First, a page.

Tensions flared yesterday during Nobel Design's extraordinary general meeting, where board members faced allegations of accounting mistakes and governance issues.
Apart from some pointed questions directed at the management by investors, the firm's former chairman, Mr Bert Choong, was involved in a number of heated exchanges with board members.
The EGM, which was attended by about 20 people, was called to seek shareholder approval for Nobel's revised financial statements.
While the resolution was passed, a number of shareholders and proxies at the meeting questioned whether the original statements were inaccurate. These statements were approved at Nobel's annual general meeting in April but not before several shareholders grilled the board on aspects of the documents, including a potential breach of the FRS 111 accounting standard.
The standard guides the distinction between joint operations and joint ventures, which affects how assets and liabilities are presented on a financial statement.
Investors pressed company chairman Adrian Chan yesterday to admit that there had been a mistake but he insisted there were no internal lapses at the furniture and real estate company.
"We originally treated the joint arrangement companies as joint operations instead of joint ventures based on our interpretation and judgment of FRS 111," Mr Chan said.
But the standard involves a good deal of "judgment call" and is not at all clear cut, he added, noting that the revised financial statements were merely a more appropriate representation.
"After consultation with the outgoing auditors and PwC, we concluded that these joint arrangements would be more appropriately classified as joint ventures. However, the end result remains the same as our earnings per share and net tangible assets per share remain unchanged."
The revision came after a review by PwC, which was asked by Nobel to relook the financial statements following the April AGM.
Nobel will also change its external auditor from Nexia TS Public Accounting to Ernst & Young following shareholder approval at yesterday's EGM.
Those at the meeting - understood to be mostly proxies - were not impressed, with some calling the exercise a waste of shareholders' money and an embarrassment.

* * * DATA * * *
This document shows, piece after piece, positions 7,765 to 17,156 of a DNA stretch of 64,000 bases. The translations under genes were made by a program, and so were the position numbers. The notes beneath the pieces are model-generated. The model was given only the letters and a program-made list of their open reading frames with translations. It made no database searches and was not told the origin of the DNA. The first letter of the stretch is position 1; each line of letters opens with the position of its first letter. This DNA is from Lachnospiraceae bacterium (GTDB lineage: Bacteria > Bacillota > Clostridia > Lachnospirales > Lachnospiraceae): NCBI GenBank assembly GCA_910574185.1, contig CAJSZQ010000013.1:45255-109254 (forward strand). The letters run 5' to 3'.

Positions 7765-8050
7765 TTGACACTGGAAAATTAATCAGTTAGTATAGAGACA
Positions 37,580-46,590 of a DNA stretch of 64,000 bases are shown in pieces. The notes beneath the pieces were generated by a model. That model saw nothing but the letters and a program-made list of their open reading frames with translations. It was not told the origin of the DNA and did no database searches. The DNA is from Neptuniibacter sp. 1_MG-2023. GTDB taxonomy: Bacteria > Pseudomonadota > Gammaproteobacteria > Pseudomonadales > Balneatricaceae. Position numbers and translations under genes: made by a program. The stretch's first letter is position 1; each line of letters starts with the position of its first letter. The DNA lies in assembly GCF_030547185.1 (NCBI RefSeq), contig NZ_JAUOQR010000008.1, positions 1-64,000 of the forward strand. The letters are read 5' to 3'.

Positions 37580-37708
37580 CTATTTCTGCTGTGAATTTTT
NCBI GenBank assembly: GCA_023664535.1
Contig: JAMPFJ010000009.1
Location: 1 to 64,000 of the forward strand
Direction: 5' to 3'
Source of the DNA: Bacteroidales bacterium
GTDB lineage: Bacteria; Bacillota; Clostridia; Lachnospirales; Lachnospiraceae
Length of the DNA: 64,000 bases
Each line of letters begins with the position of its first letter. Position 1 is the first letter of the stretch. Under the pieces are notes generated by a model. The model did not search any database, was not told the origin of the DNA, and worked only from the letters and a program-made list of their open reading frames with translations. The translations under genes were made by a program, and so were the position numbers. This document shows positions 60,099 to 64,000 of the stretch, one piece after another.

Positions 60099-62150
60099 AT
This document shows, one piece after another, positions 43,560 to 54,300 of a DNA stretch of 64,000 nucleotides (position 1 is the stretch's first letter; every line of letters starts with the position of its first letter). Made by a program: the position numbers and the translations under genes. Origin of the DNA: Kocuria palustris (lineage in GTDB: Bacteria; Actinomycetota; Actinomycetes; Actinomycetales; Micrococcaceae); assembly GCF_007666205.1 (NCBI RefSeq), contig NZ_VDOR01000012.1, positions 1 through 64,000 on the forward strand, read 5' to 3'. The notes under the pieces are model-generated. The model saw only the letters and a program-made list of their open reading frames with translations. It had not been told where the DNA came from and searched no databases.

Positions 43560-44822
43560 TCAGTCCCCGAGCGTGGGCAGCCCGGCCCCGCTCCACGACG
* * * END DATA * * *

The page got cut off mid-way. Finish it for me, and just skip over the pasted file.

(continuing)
One critic, Legal Solutions lawyer Kevin Kwek, demanded that the board specify whether the original statements were inaccurate.
Mr Gwee Peng Hong questioned the competence of Nobel's audit committee, suggesting that committee chair Teh Ban Lian be removed.
But the most vocal participant was Mr Choong, who further blasted the board for what he deemed poor corporate governance, resulting in a heated exchange between both parties.
As Mr Choong persisted with his criticisms, Nobel lawyer Subramanian Pillai attempted to block his line of questioning, citing concerns of sub judice due to the ongoing defamation suit Mr Choong has filed against Nobel's board members.
The lawsuit followed claims by Nobel's board that Mr Choong may have breached his fiduciary duty for not disclosing his son's furniture business in Malaysia.
This led to a brief duel over legal terms before Mr Chan shut down the discussion as governance issues were not on the agenda amid loud protests from Mr Choong.
After the EGM, Mr Choong, who still has around 25 per cent of the shares in Nobel, raised his voice at the departing directors, saying that he will call for further EGMs to move for a vote of no-confidence against the board.
Mr Chan declined to comment on the original statements when he met the media later, saying that the cost of the PwC review was not substantial. He also noted that the company will continue to strengthen its committees, but no staff changes have taken place since the AGM.
Mr Chan said: "Further EGMs will be distracting and expensive. But we are quite confident that the broader shareholder base will be supportive of the board.
"We are trying our best to make sure the business is done properly. We can't stop someone from throwing stones at us."
Mr Choong told The Straits Times: "I have to protect my rights. And if I don't take the stand, what will happen to the smaller shareholders? This is a house which I own 25 per cent, and we can't stay together. Either they go, or I go."